Tony Kushner & Ryan Murphy Comment On Societal Impact Of THE NORMAL HEART
Pulitzer Prize-winning playwright Tony Kushner and acclaimed Emmy Award-winning director and writer Ryan Murphy discuss the impact of Larry Kramer's Tony Award-winning play THE NORMAL HEART as part of a new interview in promotion of the forthcoming HBO small screen adaptation premiering next month.
Describing the impact of the seminal drama, Kushner relates, "This play is comparable to Uncle Tom's Cabin."
Kushner elaborates, "It's one of the rare works of American art that had a direct political impact. And it's still relevant today for many, many reasons, including the silence still surrounding the WORLD pandemic of AIDS."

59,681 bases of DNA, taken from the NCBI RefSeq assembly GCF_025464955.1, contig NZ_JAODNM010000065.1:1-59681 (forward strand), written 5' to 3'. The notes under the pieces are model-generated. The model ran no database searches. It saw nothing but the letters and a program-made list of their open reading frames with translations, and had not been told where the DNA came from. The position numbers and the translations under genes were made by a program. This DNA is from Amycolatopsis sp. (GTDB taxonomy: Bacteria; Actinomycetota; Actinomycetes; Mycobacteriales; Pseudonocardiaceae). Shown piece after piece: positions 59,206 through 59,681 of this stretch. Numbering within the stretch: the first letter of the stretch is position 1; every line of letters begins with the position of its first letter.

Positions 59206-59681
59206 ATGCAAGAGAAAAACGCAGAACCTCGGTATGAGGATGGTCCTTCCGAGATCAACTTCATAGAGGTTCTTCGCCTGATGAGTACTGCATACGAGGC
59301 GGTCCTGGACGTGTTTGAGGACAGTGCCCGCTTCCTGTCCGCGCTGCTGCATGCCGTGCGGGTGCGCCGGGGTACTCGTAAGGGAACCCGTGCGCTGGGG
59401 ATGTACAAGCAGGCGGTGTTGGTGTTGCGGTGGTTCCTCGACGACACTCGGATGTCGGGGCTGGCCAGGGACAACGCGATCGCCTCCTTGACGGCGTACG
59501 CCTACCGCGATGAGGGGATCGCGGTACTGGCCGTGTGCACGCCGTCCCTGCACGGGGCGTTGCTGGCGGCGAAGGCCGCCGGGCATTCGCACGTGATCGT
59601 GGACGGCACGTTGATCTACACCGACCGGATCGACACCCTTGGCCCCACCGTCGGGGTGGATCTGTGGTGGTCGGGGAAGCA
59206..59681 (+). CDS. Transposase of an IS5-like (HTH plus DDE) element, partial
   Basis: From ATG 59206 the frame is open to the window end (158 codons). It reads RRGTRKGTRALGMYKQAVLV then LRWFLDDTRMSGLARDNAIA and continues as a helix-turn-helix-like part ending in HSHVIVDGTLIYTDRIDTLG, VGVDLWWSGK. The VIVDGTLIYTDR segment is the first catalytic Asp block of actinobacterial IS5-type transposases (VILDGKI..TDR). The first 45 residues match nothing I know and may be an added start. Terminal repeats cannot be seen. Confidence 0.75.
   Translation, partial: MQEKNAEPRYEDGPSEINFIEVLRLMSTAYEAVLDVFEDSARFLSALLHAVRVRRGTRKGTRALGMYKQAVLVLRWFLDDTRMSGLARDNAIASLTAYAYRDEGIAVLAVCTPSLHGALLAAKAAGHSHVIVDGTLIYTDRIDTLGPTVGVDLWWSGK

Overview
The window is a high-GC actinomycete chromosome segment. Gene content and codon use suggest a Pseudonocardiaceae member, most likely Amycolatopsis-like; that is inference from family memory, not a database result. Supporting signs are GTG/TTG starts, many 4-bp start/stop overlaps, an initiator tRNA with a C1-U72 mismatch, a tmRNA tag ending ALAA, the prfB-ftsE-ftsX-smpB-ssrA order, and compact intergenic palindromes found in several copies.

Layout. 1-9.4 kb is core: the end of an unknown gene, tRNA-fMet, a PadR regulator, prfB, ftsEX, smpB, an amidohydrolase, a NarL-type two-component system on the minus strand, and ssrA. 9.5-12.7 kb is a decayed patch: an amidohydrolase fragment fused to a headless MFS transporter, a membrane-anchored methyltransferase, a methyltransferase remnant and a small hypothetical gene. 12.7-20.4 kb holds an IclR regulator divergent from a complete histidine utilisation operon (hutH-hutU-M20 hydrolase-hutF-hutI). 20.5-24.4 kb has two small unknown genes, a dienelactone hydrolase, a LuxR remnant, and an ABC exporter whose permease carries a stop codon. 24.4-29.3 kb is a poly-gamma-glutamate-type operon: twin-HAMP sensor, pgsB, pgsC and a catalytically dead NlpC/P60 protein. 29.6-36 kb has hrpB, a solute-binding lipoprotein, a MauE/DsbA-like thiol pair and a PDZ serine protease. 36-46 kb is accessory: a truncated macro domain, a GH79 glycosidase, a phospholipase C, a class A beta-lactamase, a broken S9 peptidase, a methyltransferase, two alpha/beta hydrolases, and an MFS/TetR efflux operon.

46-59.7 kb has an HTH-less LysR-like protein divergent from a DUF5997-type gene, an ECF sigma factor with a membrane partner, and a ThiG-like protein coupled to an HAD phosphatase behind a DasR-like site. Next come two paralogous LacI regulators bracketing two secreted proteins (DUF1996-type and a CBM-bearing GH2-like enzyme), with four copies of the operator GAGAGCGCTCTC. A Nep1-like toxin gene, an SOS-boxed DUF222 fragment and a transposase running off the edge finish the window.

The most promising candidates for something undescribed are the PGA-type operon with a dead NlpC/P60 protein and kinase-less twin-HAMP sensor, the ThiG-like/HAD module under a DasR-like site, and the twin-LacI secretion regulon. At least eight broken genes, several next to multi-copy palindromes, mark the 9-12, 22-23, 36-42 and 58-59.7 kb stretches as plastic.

Furthermore, Murphy says of his own life and how the play pertained to his experiences as a gay man coming of age, "The project scared me because it meant so much to me. I came of sexual age in 1982, so that feeling of 'I'm gonna die, I'm gonna die, I'm gonna die' has never left me."
Murphy concludes, "I now realize that there was a lot of stuff I didn't deal with as a young man. Making it was a very cathartic experience, and I hope it is for people watching it."
As for how the HBO adaptation of the play is different from the original production and recent revival, Murphy reveals, "It's no longer as angry... It's not agitprop. It's stories about different kinds of love."
Check out the original story on the matter here.